Drug take-back program a ‘success’
Staff and wire reportsA prescription drug take back day on Saturday was labeled “a great success” by a spokeswoman for County Supervisor Pam Slater-Price, who co-sponsored the event as part of the recently announced Oxycontin Task Force effort.
The newly formed multi-agency task force was created to fight the growing problem of painkiller addiction — specifically Oxycontin — among children and teens across San Diego, officials said.
“We’re seeing users as young as 12,” District Attorney Bonnie Dumanis said at the press conference announcing the group. “The main goal of this task force is to stop this runaway train.”
Dumanis, who called the growing problem an “epidemic,” said the district attorney’s office prosecuted 34 Oxycontin-related cases in 2007. Since last November, there have been nearly 200 Oxycontin related arrests in the region.
Oxycontin, which is derived from Oxycodone, is a painkiller prescribed for moderate to severe pain. Oxycontin is a highly addictive opiate and can be lucrative for drug dealers, said Ralph Partridge, special agent in charge of the Drug Enforcement Administration’s San Diego field office.
Oxycontin can be sold on the street for $65 a pill - nearly twice its wholesale price, according to Partridge.
The problem with Oxycontin is that children can first be exposed to it from a home medicine cabinet, he said. Once the pills are gone, it’s not hard for addicts to switch to heroin, which is cheaper, Partridge said.
Saturday’s event, at five locations including the Del Mar Fairgrounds, was designed so people could drop off unused and unwanted prescription medication — no questions asked — and provide them with drug prevention and treatment information.
Erica Holloway, communications director for Slater-Price, said, about 200 people came and about “20, large-sized sheriff’s evidence boxes of pill bottles, prescription liquids and needles” were collected.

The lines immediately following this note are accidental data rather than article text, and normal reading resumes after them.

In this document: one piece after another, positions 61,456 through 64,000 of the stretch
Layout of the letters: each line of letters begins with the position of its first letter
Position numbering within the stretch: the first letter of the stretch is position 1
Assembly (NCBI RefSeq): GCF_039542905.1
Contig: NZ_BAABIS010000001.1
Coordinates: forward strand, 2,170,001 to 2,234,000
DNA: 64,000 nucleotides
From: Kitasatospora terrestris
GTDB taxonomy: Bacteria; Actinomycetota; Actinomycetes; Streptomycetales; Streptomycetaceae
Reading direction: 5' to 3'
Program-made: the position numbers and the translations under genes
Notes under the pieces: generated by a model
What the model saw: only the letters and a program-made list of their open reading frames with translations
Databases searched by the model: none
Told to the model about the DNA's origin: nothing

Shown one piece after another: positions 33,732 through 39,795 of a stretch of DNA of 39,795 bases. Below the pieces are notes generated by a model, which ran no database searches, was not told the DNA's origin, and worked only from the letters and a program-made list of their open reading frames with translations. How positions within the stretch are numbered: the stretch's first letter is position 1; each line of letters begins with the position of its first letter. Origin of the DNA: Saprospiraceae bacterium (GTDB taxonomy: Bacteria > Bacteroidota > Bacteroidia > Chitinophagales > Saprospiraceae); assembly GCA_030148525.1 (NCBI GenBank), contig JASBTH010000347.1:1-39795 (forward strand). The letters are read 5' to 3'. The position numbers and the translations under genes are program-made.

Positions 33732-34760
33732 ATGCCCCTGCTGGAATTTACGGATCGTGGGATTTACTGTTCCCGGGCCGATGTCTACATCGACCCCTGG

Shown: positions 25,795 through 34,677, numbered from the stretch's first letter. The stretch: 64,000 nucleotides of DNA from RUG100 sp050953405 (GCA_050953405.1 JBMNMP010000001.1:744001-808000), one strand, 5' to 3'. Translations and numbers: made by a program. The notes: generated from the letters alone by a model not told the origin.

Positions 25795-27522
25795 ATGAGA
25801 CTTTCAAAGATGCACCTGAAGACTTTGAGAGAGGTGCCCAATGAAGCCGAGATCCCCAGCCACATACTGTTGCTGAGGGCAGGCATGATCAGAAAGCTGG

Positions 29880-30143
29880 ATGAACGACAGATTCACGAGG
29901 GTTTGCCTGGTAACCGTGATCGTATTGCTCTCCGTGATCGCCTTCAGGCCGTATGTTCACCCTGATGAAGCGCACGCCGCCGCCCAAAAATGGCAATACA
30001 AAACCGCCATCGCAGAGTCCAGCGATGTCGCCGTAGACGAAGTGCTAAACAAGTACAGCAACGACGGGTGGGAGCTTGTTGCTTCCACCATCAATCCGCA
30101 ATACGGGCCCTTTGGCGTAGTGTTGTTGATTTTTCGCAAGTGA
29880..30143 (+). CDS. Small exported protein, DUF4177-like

Holloway said it would be determined this week just how many pounds of drugs were collected.
‘This is the first time in San Diego County people had the opportunity to clean out their medicine cabinets,” she noted.
There will likely be other such events.
“Every response from people who showed up tells us we have to do this again,” she said. “There’s great need, and it helps bring awareness to a societal problem. We’ll do this as many times as necessary as money becomes available. Funding is the issue.”
San Diego County Sheriff Bill Gore, speaking at the recent press conference said, “Oxycontin is not new, but it is being consumed at a really high rate by kids in our community.”
Officials also made it clear that methamphetamine remains a problem in the county — the multi-task force group addressing that issue is still active — and that the battle against painkillers does not diminish law enforcement efforts against other drugs.
Instead, officials described Oxycontin as an emerging problem. U.S. Attorney Karen Hewitt said there will be more Oxycontin drug trafficking cases in federal court in the coming months.
“We want to cut it off at the source,” she said.
Under federal sentencing guideless, two prescription bottles containing 200 Oxycontin pills is equal to about 374 pounds of marijuana, and someone found guilty of trafficking that amount faces five to six years in prison, Hewitt said.
Slater-Price said Oxycontin “seems to be quasi-legitimate and innocent, but Oxycontin is the most potent.”
Children and teens who are hooked on Oxycontin don’t “meet your normal profile,’” said Dr. Sean O’Hara, an addiction specialist with Alvarado Parkway Institute Hospital.
The average profile of an Oxycontin addict is 15 to 30 years old. It’s not unusual for an addict to be a college student or an athlete, he said.
Because Oxycontin doesn’t have a lingering smell like marijuana or leave addicts with track marks on their arms, it’s also difficult at times for parents to monitor their children for possible drug abuse, O’Hara said.
Oxycontin is seen as the drug of choice among middle to upper middle class teens, experts said.
Slater-Price, whose district includes neighborhoods such as Torrey Pines, La Jolla and Rancho Bernardo, said Oxycontin abuse is a growing problem in her district.
The task force, which includes area law enforcement agencies, rehabilitation centers and local universities, will meet several times a month. Its focus includes law enforcement but also education and prevention.
City News Service contributed to this report.